Nervous layer

The nervous layer (Latin: tunica interna bulbi) or the retina is the deepest layer. The retina can be further divided into two layers: pigmented or outer layer and neurosensory or inner layer. The retina is the light-sensitive structure of the eye, where the neural visual pathway begins. The neural retina contains three layers of neural cells: light-sensitive photoreceptor cells, bipolar cells, and ganglion cells of the retina. The retina is continuous with the optic nerve.

The space between two layers is known as the subretinal space. The retina has ten layers. From the deep to the superficial layer, they are:

  • The inner limiting membrane
  • Nerve fiber layer
  • Ganglion cell layer
  • Inner plexiform layer
  • Inner nuclear layer
  • Outer plexiform layer
  • Outer nuclear layer
  • External limiting membrane
  • Rod and cone layer
  • Retinal pigment epithelium

The neural retina has six types of cells in it:

  • photoreceptors - rods and cones. The rodes produce the images in grayscale, while the cones enable colour vision;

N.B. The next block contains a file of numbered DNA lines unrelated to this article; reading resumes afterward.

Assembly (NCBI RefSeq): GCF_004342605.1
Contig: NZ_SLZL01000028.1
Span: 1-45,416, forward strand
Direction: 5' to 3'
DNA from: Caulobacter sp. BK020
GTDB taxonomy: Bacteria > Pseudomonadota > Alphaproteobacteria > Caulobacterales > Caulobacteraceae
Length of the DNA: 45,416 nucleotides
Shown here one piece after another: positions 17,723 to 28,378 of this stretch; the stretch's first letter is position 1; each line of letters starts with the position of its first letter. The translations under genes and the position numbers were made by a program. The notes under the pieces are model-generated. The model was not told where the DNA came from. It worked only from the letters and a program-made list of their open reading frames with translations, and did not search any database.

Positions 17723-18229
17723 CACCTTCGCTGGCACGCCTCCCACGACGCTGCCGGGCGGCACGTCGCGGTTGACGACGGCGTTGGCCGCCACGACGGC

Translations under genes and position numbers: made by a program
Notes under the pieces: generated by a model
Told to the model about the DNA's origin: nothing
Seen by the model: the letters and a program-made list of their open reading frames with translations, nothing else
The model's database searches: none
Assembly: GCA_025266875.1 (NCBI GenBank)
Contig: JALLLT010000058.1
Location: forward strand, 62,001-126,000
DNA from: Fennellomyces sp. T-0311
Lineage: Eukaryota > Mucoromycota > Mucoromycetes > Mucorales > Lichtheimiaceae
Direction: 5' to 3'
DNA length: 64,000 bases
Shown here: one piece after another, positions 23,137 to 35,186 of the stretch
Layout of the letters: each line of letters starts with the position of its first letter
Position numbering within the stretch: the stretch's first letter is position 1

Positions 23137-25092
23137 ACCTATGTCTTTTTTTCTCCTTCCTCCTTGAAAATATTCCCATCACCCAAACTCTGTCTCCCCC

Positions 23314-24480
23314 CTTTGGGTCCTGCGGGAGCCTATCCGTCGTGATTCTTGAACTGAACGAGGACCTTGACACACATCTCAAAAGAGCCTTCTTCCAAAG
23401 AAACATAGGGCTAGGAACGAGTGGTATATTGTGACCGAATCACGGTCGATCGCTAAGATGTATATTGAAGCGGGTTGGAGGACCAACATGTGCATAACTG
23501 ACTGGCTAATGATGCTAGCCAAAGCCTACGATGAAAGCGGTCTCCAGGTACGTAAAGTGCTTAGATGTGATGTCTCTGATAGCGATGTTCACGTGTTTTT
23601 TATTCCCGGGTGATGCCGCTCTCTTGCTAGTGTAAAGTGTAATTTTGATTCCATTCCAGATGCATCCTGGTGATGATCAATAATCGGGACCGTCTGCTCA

• bipolar cells - they are the first neurons in the visual pathway;
  • ganglion cells - their axons include the optic nerve;
  • horizontal cells - located around the apices of the rods and cones;
  • amacrine cells - work as an indirect connection between bipolar and ganglion cells;
  • supporting cells - called the Muller cells. The cells are scattered all over the neural retina.

The retinal pigment epithelium lies on the Bruch's membrane of the choroid. The retinal pigment epithelium houses a large amount of dark pigment.

The retina is the place where the visual pathway starts. The retina receives light from the lens, converts it into neural signals, and sends the information to the brain.